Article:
Elayne 3 years ago from Rocky Mountains

    I agree about using makeup to even out the tone. Got together with some friends from high school. Most didn't wear any makeup and had blotches on their faces. I try to look my best whenever I leave the house and even at home. I don't feel that it is vain to try to put your best face forward.

  • rainsanmartin profile image

    Rain San Martin 3 years ago from Fort Wayne

    I find makeup to be the most beneficial as a tool to even out the skin tone. Foundation and concealer being my first essential, lipstick with lip liner second, blush third, and finally eye makeup to follow last in priority. I find that as women grow older makeup is even more beneficial. Unfortunately women during the pioneer era of the 1800's where expected to keep a clean face. I can however see the beauty of the all natural hippy look and I do understand why a woman would want to avoid makeup to stay clear of the pitfalls of vanity.

  • elayne001 profile image

    Elayne 6 years ago from Rocky Mountains

    Thank you radhikasree. I am glad you enjoyed my makeup hub. Thanks for the follow too. Aloha!

  • radhikasree profile image

    Radhika Sreekanth 6 years ago from Mumbai,India

    Now only I came to know that different countries give special meanings to putting make-ups. Informative hub!

  • elayne001 profile image

    Elayne 6 years ago from Rocky Mountains

    I agree HealthyHanna. A little new paint does make a difference! Thank you.

  • HealthyHanna profile image

    HealthyHanna 6 years ago from Utah

    Even an old barn looks better with a little paint on it! I certainly do.

  • elayne001 profile image

    Elayne 6 years ago from Rocky Mountains

    Thank you LianaK. Just a little color makes a difference - blush and lipstick is helpful that way. I appreciate your comments.

  • LianaK profile image

    LianaK 6 years ago

    Wonderful hub. I should wear make up more often. Whenever I don't wear makeup, people at work tell me I look tired, lol. I just nod my head and say, "yes, I am a little tired today" even if I am not :). Great hub.

  • elayne001 profile image

    Elayne 6 years ago from Rocky Mountains

    Thank you so much georgiecarlos. Glad you enjoyed it. Aloha!

  • georgiecarlos profile image

    georgiecarlos 6 years ago from Philippines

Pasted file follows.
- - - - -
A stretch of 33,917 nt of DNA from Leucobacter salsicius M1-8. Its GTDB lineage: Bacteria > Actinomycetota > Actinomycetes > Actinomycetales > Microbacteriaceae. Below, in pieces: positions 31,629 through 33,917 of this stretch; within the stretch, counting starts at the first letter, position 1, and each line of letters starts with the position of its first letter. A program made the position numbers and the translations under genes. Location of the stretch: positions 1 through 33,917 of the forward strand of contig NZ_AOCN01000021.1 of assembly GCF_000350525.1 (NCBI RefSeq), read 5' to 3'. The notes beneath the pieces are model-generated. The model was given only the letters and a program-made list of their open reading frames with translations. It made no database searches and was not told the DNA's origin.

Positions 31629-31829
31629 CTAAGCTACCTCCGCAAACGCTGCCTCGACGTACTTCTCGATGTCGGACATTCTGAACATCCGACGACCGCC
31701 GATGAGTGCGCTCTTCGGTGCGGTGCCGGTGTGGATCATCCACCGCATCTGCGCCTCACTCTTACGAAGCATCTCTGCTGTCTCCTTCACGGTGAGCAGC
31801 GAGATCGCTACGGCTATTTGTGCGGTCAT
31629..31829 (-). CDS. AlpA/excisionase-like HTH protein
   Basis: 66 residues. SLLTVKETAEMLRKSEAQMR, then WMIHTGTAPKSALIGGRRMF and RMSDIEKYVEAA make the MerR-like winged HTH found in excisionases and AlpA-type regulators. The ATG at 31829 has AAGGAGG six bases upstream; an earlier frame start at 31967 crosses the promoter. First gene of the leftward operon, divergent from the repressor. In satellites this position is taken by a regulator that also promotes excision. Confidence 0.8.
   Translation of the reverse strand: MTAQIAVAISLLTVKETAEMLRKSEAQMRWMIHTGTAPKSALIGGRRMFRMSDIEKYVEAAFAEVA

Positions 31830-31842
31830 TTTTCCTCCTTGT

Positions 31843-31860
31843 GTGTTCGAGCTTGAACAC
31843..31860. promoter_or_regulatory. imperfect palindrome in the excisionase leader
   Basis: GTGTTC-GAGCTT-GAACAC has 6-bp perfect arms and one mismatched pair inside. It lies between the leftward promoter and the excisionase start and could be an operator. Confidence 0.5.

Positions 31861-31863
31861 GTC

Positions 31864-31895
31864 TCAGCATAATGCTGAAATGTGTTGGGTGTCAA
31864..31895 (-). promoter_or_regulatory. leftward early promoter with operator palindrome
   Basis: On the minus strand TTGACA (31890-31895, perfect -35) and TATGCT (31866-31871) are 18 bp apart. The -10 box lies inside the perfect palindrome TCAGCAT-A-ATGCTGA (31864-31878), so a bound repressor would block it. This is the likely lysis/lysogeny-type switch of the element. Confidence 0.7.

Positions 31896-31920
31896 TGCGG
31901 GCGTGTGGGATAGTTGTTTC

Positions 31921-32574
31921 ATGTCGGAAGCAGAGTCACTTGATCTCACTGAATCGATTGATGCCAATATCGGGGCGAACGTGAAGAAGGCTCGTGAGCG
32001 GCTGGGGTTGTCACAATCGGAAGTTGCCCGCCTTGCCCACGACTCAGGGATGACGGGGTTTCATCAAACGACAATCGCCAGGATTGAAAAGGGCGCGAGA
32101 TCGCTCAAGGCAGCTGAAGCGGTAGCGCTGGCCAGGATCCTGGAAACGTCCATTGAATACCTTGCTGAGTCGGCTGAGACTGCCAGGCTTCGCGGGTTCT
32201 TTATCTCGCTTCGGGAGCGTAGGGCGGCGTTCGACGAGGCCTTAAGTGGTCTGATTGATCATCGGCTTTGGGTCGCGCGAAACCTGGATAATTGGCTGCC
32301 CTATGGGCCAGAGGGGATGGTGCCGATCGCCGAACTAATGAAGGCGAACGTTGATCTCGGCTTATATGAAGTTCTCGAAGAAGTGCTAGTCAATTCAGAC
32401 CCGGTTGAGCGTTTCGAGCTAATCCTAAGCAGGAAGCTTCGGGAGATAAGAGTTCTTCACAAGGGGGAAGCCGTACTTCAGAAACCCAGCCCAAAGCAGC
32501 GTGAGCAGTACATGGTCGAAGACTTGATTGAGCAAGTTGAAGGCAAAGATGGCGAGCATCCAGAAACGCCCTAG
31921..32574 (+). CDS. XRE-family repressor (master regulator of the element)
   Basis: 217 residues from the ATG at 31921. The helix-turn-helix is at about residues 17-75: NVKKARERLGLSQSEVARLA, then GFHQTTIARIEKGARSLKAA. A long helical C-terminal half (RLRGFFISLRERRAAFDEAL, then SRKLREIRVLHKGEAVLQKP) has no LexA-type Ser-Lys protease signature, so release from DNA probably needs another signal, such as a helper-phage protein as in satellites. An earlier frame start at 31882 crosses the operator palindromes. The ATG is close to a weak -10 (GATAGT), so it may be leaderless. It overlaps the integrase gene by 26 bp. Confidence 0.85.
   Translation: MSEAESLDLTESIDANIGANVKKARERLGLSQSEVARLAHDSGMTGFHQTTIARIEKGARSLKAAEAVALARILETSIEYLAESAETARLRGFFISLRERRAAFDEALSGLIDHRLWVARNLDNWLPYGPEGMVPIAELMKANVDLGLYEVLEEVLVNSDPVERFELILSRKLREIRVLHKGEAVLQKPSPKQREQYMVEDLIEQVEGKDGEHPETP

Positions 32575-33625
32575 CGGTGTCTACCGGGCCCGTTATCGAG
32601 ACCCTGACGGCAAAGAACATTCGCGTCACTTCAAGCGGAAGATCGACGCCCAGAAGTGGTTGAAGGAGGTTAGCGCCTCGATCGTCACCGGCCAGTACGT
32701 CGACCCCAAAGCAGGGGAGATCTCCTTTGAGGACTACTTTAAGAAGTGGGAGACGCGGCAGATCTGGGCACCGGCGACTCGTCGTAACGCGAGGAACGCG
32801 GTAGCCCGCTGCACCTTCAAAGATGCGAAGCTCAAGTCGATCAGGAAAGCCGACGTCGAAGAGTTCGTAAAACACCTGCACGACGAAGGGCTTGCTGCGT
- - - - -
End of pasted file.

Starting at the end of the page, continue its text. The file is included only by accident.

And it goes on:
I love this article- history and make up combined! This is really so interesting and informative

    voted up!

  • elayne001 profile image

    Elayne 6 years ago from Rocky Mountains

    @Lisa HW I'm like you - perhaps my nature look is best for Halloween - can be pretty spooky! Thanks for your comments.

    @thesingernurse Glad you you found it fascinating. Great that you only need makeup on special occasions. You are very lucky! I agree that makeup should bring out our best. Thank you.

    @collegatariat I know, that hairdo! Amazingly tall, but would definitely stand out. Mahalo (Thank you in Hawaiian)

    @agreenworld Yes, I agree that makeup can set moods. It is amazing that way. You can be whatever you want, depending on the makeup you choose. Thank you.

  • agreenworld profile image

    Dawn A. Harden 6 years ago from CT-USA

    Makeup can set many moods. Great article -thanks!

  • collegatariat profile image

    collegatariat 6 years ago

    Nice pictures! I really wish that I could do that Roman lady's hair... or maybe not. Thanks for sharing this information!

  • thesingernurse profile image

    thesingernurse 6 years ago from Rizal, Philippines

    This is one interesting hub about make-up. It's fascinating to know how people regarded putting make-up in various societies and eras. It made me appreciate my make-up collection even more. As for me, I put make-up during gigs, dates, and special occasions. I see to it that I don't overdo it. Make-up should bring out your special features and all the best in you. :D

  • Lisa HW profile image

    Lisa HW 6 years ago from Massachusetts

    I don't go out without make-up. I look better with it - plain and simple, and I want to look as good as I can look (for me - not anyone else). Oddly, after years of not having my own picture online, I ended up using one without any make-up on (mostly because I was in a hurry to come up with a picture when Google started saying a real picture was what they wanted LOL). I've been wearing make-up since I was sixteen, and I like how I feel wearing it. I don't load it on, but I'm far too pale (as my ghostly photo shows) not to wear any. "Glow-in-the-dark pale" isn't the most flattering thing for a lot of women. Neither is the pale, "No-Eyes", look. LOL

  • elayne001 profile image

    Elayne 6 years ago from Rocky Mountains

    Thanks so much Ebower. Guess we think alike. I appreciate your vote and comment.

  • Ebower profile image

    Erin Bower 6 years ago from Georgia

    This is very informative. I feel like I'm not ready for the day if I don't wear any makeup. I voted this up and interesting!